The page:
You’ve already heard of blue dunes on Mars, as recently reported by the Inquisitr, but what are “ghost dunes”?
Well, as you undoubtedly know by now, the surface of the Red Planet is punctuated by sand dunes. Some of them are newer, more modern features, just like the barchan (crescent-shaped) dunes found in Oyama and Herschel craters; others are ancient and date back to billions of years, when Mars still had flowing water and active volcanoes.
In the planet’s ancient past, some of these dunes were overflown with lava, which caked their lower contours, solidifying into some sort of a cast that encased the ancient material within the sand dunes. Later, as winds swept over the top of the dunes, they carried away the upper layers of sand, leaving behind the empty casts that are now preserved as pits in the Martian surface.
Because they are hollow remnants of the ancient sand dunes, these pits or empty shells have been dubbed “ghost dunes,” and researchers have recently located about 800 of them, found clustered in two separate regions on the Red Planet, reports Science Magazine.
The discovery was made by planetary geomorphologist Mackenzie Day and astrobiologist David Catling, both affiliated with the University of Washington in Seattle and the NASA Astrobiology Institute in California.
This is the first time that ghost dune pits have been uncovered on Mars, reveals a new study, published by Day and Catling in the Journal of Geophysical Research.
These new geological features were discovered via satellite images and are grouped in two dune fields erected in very distinct areas on Mars. About 480 of these pits were uncovered at Noctis Labyrinthus, a maze-like region of steep canyons and valleys, while 300 more ghost dunes were detected in the Hellas Planitia, a 1,600-mile long (more than 2,500 kilometers) impact crater dating back to 4 billion years ago.
Shaped Like Croissants
By comparing the ghost dunes with the modern sand dunes in the Oyama and Herschel craters, the two researchers were able to calculate their age, size, and shape.
According to GeoSpace, the blog of the American Geophysical Union, the recently discovered ghost dunes on Mars appear to be formed some 2 billion years ago in the late Hesperian, a tumultuous and transitional period in the planet’s history characterized by widespread volcanic activity and catastrophic flooding.
Chiming in on the discovery, Day noted that all common features of these sand pits point to an ancient dune system preserved by partial burial under lava flows.
“Any one of these pits is not enough to tell you that it’s a dune, or from an ancient dune field, but when you put them all together, they have so many commonalities with dunes on Mars and on Earth that you have to employ some kind of fantastic explanation to explain them as anything other than dunes.”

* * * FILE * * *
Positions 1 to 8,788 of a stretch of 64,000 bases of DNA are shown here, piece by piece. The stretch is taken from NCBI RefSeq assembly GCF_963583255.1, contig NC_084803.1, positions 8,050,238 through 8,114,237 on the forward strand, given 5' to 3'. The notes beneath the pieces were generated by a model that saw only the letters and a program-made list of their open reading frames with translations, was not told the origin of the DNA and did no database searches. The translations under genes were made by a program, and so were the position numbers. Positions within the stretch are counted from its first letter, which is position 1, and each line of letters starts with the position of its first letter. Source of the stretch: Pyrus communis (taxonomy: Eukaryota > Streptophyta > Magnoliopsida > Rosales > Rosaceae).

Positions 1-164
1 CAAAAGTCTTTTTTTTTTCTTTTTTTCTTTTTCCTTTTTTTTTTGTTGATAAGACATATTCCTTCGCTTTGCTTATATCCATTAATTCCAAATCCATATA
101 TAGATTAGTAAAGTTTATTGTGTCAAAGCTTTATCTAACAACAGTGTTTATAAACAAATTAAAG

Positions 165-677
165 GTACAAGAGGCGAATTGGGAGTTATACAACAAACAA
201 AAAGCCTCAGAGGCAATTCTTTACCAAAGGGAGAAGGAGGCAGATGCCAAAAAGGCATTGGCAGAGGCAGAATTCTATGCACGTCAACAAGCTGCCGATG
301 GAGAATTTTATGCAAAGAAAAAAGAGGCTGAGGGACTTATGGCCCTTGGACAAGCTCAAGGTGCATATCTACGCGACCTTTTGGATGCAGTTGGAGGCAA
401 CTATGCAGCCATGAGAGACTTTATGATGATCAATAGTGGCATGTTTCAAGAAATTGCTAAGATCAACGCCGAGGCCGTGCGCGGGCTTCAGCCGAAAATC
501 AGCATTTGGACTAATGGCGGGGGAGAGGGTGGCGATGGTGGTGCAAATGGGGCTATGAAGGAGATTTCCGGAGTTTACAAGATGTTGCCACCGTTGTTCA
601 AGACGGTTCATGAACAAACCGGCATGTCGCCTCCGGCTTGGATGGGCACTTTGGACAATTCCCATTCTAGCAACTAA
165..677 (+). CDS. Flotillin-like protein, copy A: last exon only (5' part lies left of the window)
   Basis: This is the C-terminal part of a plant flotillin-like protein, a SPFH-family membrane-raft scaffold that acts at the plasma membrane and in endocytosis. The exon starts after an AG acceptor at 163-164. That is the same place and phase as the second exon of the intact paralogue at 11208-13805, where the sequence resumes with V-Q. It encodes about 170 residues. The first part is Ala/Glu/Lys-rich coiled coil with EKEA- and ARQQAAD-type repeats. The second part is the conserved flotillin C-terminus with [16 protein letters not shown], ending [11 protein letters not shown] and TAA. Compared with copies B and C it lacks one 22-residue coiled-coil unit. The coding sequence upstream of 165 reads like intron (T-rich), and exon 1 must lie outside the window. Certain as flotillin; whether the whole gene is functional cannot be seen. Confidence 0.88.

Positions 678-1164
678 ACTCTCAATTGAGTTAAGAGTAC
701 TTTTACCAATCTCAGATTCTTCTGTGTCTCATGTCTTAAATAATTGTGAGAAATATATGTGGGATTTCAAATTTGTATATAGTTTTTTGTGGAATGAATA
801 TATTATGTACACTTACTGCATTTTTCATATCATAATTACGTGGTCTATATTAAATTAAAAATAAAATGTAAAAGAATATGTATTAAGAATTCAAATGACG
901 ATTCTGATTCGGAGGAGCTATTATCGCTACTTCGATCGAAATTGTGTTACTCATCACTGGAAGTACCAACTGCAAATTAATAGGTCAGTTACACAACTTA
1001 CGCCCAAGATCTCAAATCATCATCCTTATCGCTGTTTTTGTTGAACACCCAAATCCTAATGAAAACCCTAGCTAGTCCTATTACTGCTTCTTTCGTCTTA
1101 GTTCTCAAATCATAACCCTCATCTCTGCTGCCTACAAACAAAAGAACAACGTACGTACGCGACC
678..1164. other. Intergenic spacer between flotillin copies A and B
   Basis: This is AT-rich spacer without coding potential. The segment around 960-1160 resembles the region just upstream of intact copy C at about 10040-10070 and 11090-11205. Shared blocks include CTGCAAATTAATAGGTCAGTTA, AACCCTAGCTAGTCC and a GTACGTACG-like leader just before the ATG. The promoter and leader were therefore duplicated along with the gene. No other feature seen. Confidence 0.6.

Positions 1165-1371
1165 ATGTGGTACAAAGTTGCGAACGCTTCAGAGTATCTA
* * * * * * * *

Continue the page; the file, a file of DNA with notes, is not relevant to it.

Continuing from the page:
The two researchers estimate that the ghost dunes at Noctis Labyrinthus were about 40 meters (130 feet) high when they were first buried under the lava streams, while the ones at the Hellas basin stood almost twice as tall. At a height of 75 meters (246 feet), these sand dunes were nearly the size of the U.S. Capitol building, notes Atlas Obscura.
Another peculiar thing about the ghost dunes is that they are all crescent-shaped (they look like croissants) and are oriented in the same direction, molded by winds coming from the north and gently pushing the sand south — something that’s not seen on Mars today.
“One of the cool things about the ghost dunes is that they tell us, for sure, that the wind on Mars was different in the ancient past, when they formed,” said Day.
A Glance Into Mars’ History
This shows that environmental conditions on Mars don’t remain static over long periods of time and have actually changed a lot in the last 2 billion years — a very important revelation for the study of Martian geology.
The reason why this is relevant is because the ghost dune pits may actually be lined with ancient dune sandstones, which could have encapsulated traces of past microbial life.
“The potential for eolian strata to be preserved within the pits at a once warm or water‐rich interface makes the pits of interest for astrobiology,” the authors wrote in their paper.
“We know that dunes on Earth can support life,” said Day, pointing out that the sand dunes on Mars are very similar to the ones found back home.
In fact, ghost dunes occur on Earth as well and have been discovered for the first time in 2016. Discovered on the Snake River Plain in eastern Idaho, these ghost dunes date back to the late Pleistocene, reports Atlas Obscura.
Whether on Earth or Mars, water flow could have deposited traces of microbial life at the bottom of these ancient sand dunes. And, in the case of the Red Planet, the dunes would have provided shelter from the intense surface radiation, increasing the chances that they could still harbor some signs of past alien life, explained Day.
“There is probably nothing living there now. But if there ever was anything on Mars, this is a better place than average to look.”